Posts Tagged ‘Internet CCTV’

DIR-685 D-Link Router with NAS could be your next NVR

Wednesday, January 7th, 2009

The International Consumer Electronics Show (CES) opens tomorrow in Las Vegas.

It’s the annual show where all the big boys showcase their new toys.

Take a look at this early news of a new wireless N router from D-Link featured over at engadget.

This router is the ideal solution for the consumer who wants to be the first on his or her block with the ultimate ‘all-in-one’ networking device.

Says Daniel Kelley, senior director of marketing for D-Link Systems.

D-Link Xtreme N DIR-685 router

Of course, it is a state-of-the-art wireless N router, but take note of the ‘STORAGE ROUTER’ badge – it allows you to connect and share USB hard drives as if they were network attached storage (NAS).

Some network cameras, such as Mobotix, are already able to store their surveillance video to network attached storage directly (without the need for any PC or server to be running video recording software) – ideal for those who would rather not run a PC 24/7 for surveillance at their home, office, holiday home, etc.

There’s a wide selection of NAS drives available, but what makes this router option attractive is that standard USB external hard drives are a good deal cheaper than NAS drives, and this router will make a USB drive behave like an NAS drive.

The CES show opens tomorrow.

engadget have a great micro site featuring all the latest CES News – worth a visit for any Tech Geek!!

Internet CCTV boosted by Faster Broadband Speeds

Monday, December 15th, 2008

Virgin 50Mbps InternetInternet CCTV is in great demand, CCTV system owners want remote access to their security cameras.

Virgin’s announcement today of their new 50Mbps internet service to the home marks a milestone in the development of internet connectivity and speed.

People want to be able to monitor:

  • CCTV at their office from home
  • their holiday home CCTV from anywhere
  • their home CCTV when away
  • CCTV at multiple business sites
  • In fact CCTV any place from anywhere
  • And then, check their CCTV from their iPhone, Blackberry, Windows mobile ….

In the early days of the internet we all used dial-up telephone internet connections with a connection speed of 56 kbps (kilobits per second).

In those days you may recall that a picture on a web page used to build in a series of horizontal stripes as the image data was downloaded to your PC from the website’s server. To build a single static picture might have taken several seconds …

When ‘Broadband’ first became available our download speed typically increased ten-fold to 512kbps.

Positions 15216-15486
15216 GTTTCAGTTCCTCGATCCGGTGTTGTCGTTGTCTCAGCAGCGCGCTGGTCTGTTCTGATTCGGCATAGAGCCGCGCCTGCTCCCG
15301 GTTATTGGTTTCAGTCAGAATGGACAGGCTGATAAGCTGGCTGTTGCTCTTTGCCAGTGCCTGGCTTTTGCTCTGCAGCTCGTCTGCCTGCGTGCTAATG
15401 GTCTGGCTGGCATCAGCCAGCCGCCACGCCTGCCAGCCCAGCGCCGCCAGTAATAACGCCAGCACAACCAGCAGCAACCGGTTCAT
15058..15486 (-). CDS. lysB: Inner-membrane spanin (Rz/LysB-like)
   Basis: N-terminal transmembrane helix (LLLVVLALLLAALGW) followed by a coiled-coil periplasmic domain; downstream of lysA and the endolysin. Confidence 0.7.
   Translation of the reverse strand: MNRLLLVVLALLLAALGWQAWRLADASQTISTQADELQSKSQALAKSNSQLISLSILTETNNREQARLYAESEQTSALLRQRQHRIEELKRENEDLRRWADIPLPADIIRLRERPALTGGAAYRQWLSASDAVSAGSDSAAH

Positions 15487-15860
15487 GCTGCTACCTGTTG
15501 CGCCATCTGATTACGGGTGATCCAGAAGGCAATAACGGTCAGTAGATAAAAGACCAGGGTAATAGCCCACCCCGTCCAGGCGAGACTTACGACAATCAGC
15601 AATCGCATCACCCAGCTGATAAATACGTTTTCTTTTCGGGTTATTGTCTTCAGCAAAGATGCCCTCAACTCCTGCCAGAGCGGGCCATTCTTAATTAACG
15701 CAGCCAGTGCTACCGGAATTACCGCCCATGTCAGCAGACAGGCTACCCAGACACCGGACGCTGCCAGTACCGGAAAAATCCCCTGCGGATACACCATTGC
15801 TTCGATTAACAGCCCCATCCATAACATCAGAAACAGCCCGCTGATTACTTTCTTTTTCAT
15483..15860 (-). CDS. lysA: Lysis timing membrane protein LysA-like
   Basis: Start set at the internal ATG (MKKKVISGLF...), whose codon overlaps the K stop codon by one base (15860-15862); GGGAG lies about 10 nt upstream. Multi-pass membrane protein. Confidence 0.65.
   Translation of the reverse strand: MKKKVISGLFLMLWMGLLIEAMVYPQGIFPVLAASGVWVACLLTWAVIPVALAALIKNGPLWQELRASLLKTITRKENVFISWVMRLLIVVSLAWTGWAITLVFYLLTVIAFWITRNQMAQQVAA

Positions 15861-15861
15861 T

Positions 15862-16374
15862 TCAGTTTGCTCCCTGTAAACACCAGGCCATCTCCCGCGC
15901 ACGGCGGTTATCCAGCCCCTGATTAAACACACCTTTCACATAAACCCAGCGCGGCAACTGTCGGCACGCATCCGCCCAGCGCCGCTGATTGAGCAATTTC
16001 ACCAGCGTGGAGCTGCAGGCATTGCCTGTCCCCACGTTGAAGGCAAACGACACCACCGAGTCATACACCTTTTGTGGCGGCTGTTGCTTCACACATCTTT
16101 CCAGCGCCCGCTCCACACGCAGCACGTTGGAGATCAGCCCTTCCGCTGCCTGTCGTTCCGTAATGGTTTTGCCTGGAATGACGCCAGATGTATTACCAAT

Before too much longer 2Mbps (Mega bits per second) was common place.

Followed by offers of 8, 10, 17 & 20 Mbps …

Today, Virgin Media are announcing the roll-out of their 50Mbps internet connection speed to the home.

Virgin have a pre-existing fibre-optic network to street cabinets which enables them to provide this class-leading speed. From their site:

There are now two main types of broadband. One uses copper phone wire; one uses fibre optics. One was invented in the 1870s for phone calls; one was designed for the Internet. One is struggling to keep up with the growth of the web… the other is from Virgin Media.
There is only one fibre optic network. It’s the Mother of all Broadband.

BT will not be out-performed and they have their own plans in-hand to install fibre networks that will allow them to catch up with Virgin’s offer.

The main driver for the demand in increased internet speed performance is the number of home PC users who are now using their internet connections to stream video from services such as the BBC’s iPlayer – their phenomenally successful service which allows you a second chance to see your favourite TV programmes online.

BT, ITV and the BBC are teaming-up to offer some competition to Virgin.

IP Video needs a fast internet connection to stream video smoothly, and to get the data onto your PC before your player runs out of playback data.

The Virgin offer is potentially available to 12.6 million UK homes, and Virgin are aiming to complete their upgrade rollout by Summer 2009.

The service is still asymmetric, that’s to say it has a faster download speed than upload. It’s important to bear this in mind for remote CCTV applications – as your CCTV system is effectively serving images ‘up’ to the internet it is the upload speed which is the bottleneck. With this new 50Mbps service Virgin have increased the maximum upload speed to a class-leading 1.5Mbps which will prove a real benefit if you can get (afford?) this service at your CCTV site.

This competition for ever faster broadband connection speeds is great news for internet CCTV – it is essentially the same thing – video over the internet OR IP Video (IP = Internet Protocol).

As internet speeds increase, and performance improves, connecting to remote devices (anywhere in the world) will simply become a given.

A fast internet will allow the World to become one large network, and you will be able to use-IP to connect to any media, place, device or service.